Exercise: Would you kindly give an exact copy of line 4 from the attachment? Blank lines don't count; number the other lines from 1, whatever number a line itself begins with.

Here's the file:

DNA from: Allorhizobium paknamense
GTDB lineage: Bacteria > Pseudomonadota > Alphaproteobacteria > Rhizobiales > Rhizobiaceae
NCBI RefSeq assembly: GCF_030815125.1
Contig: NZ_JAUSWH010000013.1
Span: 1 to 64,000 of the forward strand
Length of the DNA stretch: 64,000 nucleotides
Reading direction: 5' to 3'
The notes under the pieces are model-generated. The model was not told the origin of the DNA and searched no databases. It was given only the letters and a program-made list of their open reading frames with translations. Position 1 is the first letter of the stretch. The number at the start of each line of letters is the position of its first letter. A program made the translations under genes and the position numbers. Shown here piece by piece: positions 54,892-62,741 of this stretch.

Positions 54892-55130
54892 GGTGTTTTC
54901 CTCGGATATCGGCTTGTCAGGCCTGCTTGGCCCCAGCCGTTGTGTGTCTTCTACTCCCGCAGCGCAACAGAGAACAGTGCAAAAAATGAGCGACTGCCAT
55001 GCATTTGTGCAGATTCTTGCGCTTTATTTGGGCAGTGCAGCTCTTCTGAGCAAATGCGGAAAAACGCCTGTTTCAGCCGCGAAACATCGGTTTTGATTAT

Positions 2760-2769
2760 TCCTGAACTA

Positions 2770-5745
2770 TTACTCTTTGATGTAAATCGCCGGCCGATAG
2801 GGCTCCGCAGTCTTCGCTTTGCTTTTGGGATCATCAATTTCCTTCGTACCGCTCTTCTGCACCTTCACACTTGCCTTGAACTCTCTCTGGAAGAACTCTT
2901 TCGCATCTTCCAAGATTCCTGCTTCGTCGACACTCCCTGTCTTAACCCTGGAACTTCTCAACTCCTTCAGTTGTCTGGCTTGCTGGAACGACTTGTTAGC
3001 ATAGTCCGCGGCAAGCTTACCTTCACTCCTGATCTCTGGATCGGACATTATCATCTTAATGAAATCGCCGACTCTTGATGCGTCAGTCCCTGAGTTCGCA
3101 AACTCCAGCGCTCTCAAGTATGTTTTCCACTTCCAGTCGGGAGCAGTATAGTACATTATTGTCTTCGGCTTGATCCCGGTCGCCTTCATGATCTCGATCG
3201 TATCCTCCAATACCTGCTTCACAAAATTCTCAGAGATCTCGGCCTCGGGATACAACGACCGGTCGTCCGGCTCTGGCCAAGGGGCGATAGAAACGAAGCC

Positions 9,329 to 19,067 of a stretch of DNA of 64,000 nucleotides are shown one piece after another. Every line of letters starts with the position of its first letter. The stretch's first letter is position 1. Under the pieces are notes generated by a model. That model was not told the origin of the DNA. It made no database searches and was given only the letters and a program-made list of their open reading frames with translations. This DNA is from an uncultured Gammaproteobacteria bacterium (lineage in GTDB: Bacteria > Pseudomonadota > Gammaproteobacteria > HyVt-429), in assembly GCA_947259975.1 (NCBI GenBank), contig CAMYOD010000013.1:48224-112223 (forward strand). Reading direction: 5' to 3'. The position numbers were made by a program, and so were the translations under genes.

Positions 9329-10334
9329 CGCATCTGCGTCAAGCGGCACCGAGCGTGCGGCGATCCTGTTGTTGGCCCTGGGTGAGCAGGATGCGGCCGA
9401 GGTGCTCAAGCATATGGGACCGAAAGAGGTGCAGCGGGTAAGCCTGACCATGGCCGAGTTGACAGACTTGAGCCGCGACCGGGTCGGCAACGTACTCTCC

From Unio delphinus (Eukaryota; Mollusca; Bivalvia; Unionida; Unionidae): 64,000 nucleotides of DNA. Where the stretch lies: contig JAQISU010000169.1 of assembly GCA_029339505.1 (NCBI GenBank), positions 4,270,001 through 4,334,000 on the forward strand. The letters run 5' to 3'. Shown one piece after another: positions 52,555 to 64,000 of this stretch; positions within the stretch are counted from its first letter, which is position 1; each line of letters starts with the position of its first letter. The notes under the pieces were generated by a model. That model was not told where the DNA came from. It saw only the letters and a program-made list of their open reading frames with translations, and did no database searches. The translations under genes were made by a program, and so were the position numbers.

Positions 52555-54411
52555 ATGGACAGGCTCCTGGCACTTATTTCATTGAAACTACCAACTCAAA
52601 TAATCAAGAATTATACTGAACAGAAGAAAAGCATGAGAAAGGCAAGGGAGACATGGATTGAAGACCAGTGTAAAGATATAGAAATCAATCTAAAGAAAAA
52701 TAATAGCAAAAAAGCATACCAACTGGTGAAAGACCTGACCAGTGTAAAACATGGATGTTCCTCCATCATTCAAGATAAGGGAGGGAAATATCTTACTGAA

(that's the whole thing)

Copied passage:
Contig: NZ_JAUSWH010000013.1